Societies in Space

Essays on the Civilized Frontier in Film and Television

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About the Book

Science fiction films and television programs about space travel have undergone a significant transformation since their inception. Contrasting the early depictions of small spaceship crews on exploratory missions, recent film and television portrayals depict much larger societies in space as well as the obstacles that arise with them.
This collection of essays examines many aspects of fictional space travel, from the process of screenwriting to the impact of Greek myth on modern film, with illuminating commentary on contemporary problems including class distinction, racism, and sexism. Contributors to this volume, including several extensively published scholars and science fiction writers, analyze a wide variety of relevant science fiction films and television programs ranging from Star Trek, Silent Running, the Alien films and Japanese anime to more recent works like Battlestar Galactica, Avatar, Elysium, The Martian, Passengers, and Ad Astra.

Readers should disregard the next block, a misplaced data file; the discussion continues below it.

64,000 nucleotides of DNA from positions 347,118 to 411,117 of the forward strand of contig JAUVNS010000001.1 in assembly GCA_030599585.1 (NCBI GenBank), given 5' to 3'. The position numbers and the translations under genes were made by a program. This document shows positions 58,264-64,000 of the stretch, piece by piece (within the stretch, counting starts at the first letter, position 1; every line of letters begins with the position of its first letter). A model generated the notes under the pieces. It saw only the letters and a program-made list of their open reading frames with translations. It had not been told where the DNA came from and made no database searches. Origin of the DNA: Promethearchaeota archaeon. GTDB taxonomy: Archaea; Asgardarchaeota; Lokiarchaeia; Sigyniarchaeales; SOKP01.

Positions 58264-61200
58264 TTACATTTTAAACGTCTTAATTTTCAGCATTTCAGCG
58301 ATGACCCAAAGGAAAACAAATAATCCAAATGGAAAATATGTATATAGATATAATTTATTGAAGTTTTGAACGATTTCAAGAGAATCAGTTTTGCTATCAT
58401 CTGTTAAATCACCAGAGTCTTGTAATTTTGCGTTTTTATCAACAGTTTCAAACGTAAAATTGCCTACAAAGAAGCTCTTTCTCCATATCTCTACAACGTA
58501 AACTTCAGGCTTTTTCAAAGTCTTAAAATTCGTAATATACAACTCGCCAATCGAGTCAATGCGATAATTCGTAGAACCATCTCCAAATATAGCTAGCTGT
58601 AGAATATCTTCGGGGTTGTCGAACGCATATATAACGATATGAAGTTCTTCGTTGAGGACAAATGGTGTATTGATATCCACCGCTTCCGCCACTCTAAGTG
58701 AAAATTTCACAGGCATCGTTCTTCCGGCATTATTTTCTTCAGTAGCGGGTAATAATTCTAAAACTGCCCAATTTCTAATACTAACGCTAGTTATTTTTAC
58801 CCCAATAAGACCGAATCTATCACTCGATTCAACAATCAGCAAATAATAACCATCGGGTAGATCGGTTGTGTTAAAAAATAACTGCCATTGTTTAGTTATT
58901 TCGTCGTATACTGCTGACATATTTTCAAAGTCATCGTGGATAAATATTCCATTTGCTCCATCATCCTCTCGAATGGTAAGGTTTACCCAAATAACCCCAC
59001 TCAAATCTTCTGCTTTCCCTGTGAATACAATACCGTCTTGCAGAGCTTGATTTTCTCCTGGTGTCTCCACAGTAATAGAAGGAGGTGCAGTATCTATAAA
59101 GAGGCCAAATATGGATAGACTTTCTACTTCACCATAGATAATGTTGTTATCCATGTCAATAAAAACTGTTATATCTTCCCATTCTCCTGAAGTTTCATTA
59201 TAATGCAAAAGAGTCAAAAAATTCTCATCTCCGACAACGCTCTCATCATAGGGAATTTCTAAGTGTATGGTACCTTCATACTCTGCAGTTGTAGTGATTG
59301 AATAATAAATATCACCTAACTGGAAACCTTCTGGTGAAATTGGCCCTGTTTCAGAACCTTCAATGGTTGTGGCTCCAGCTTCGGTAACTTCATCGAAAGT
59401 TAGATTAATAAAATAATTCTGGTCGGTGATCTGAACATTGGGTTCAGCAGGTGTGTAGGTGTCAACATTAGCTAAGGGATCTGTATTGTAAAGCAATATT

About the Author(s)

Gary Westfahl, a professor emeritus at the University of La Verne, California, has authored, edited, or co-edited 31 books about science fiction and fantasy, and hundreds of articles and reviews. In 2003, he received the Science Fiction Research Association’s Pilgrim Award for his lifetime contributions to science fiction and fantasy scholarship.

Bibliographic Details

Edited by Gary Westfahl
Format: softcover (6 x 9)
Bibliographic Info: notes, bibliography, index
Copyright Date: 2024
pISBN: 978-1-4766-8981-4
eISBN: 978-1-4766-5434-8
Imprint: McFarland